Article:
For many, it seems that “living the college life” is retaining popularity post-graduation.
Through dormitories, college students gain social experiences and a sense of community: they love having a common area in their living quarters to meet new people, live steps away from restaurants or coffee houses, and can being sociable whenever they choose. These perks aren’t limited to the campus anymore, having carried over into the real world through a living arrangement called coliving.
The lifestyle is a mix between student housing and hotels: a community designed to foster relationships while still maintaining a sense of privacy. It’s an ancient concept that, before physical privacy, thick walls and houses became standard, might have been considered plain old “living.” As recently as the late 80s the concept was adopted from Denmark and is flourishing in the United States today. Shared living spaces are becoming increasingly common in major cities across the country such as Washington, D.C. and San Francisco. The trend is also spreading internationally in Seoul and London.
According to James Scott, COO of London-based coliving developer The Collective, this concept is booming is because many people, Millennials in particular, value experiences over possessions. With rental services for transportation, movies and mobile phones, the generation is trading ownership for experiences. This living arrangement is all about the experiences, making it a great fit for young people.
WeLive’s 110 Wall Street in Manhattan boasts fitness classes, an arcade, cleaning services and potluck dinners included in the rent. There is also a digital social network exclusively for the community that can schedule meetups and events via an app. The community is designed for young professionals constantly on the move and features fully furnished, month-by-month apartments with studio, one- and two-bedroom units.
This lifestyle reflects the changing times, as millennials are constantly on the move from job to job. “The way work is changing,” said Brad Hargreaves, founder of Common, a coliving community with many locations in New York. “It needs to be a little easier for people to move without a traditional 12-month lease.”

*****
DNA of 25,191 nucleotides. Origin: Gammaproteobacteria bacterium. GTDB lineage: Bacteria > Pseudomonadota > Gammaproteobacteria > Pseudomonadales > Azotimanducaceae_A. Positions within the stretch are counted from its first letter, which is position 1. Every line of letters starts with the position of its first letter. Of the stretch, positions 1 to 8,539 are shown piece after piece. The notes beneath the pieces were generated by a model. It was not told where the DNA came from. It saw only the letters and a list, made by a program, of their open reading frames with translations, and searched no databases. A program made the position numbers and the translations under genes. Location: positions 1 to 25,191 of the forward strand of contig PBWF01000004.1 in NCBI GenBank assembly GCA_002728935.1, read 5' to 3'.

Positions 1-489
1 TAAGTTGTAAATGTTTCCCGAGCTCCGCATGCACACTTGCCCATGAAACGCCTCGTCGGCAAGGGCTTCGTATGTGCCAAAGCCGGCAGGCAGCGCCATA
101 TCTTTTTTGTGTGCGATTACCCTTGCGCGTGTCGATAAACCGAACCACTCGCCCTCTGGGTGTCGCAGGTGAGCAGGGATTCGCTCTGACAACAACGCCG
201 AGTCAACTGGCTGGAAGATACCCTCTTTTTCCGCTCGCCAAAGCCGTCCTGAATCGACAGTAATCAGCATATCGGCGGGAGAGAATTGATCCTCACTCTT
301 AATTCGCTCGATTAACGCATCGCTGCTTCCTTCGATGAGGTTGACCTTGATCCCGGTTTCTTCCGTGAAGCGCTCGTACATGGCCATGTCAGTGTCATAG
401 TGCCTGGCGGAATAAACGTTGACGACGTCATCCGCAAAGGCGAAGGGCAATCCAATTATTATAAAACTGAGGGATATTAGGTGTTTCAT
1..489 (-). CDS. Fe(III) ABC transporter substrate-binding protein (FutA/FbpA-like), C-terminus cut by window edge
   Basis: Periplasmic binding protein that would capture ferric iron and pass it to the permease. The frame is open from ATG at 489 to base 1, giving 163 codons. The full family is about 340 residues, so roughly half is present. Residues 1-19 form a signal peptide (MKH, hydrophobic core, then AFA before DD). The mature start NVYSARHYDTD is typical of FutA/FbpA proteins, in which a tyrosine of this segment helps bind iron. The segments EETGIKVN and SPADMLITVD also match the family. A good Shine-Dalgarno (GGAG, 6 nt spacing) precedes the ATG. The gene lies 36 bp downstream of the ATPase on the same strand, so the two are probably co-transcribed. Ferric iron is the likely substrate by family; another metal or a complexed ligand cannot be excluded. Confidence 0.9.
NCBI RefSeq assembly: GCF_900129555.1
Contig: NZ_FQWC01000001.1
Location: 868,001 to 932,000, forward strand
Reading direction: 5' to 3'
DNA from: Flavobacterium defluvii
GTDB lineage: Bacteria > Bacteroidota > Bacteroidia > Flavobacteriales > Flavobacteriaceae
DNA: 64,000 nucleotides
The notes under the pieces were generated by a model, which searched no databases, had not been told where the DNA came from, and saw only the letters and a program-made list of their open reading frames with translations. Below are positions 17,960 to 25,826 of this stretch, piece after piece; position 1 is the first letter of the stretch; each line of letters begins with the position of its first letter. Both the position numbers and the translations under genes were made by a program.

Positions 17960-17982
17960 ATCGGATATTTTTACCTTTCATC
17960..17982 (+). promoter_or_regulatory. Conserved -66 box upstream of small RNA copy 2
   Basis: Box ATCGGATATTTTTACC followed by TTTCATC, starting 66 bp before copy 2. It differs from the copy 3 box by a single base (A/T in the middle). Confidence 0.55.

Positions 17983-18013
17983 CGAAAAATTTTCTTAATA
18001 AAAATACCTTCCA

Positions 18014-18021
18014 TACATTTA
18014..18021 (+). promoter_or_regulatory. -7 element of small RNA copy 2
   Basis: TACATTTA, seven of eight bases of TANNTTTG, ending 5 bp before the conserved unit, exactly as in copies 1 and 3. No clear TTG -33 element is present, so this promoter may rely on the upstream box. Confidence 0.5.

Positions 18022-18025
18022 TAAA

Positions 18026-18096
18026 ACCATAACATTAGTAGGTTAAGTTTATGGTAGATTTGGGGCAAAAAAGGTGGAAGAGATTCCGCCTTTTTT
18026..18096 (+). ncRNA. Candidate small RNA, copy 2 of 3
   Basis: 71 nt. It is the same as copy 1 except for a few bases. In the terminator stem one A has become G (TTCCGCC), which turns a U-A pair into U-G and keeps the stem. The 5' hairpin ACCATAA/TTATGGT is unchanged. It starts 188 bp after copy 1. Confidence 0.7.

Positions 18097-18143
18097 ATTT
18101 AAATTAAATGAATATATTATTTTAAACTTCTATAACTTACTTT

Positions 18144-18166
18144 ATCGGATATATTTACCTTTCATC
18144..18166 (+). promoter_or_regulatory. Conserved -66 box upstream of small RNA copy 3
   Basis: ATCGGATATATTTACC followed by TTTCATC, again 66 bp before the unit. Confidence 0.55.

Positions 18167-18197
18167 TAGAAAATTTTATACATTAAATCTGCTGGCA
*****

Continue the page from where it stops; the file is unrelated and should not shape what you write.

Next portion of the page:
In addition, millennials are delaying big milestones, such as purchasing property, to later in their lives; little surprise, seeing as they’re saddled with an average of $26,600 in student loan debt. Combine that with job-hopping and the desire for experiences, and you have the perfect storm for young people to flock to these coliving arrangements.
Although many millennials are accustomed to this living arrangement from college, coliving is not strictly for young people, and not only those who’ve gone to college. Depending on the surrounding environment and the nature of its tenants, some communities, such as WeLive and Common, attract older professionals and entrepreneurs. Other spaces are suited for families, singles, and retirees.
The Market Common in Myrtle Beach, S.C. has a mix of residential and commercial space that attracts families and retirees. The urban village features a variety of shops, entertainment and dining experiences while maintaining a sense of community with its residents. There are walking trails, a central playground and playing fields. A co-living community in Berkeley, California has strictly residential space, but fosters a community with shared meals, carpooling, movie nights and shared parenting life. The proverb “it takes a village to raise a child” accurately describes life in this Berkeley community.
Whether it’s a high-rise complex in the middle of Manhattan or a small community in a suburb, coliving is starting to become the next big trend in real estate. Since we are now all accustomed to spending time by ourselves in front of a screen, maybe it’s time to get out into the world and experience a new lifestyle. One that encourages us to bond with communities could be the panacea to our digital woes and price concerns alike.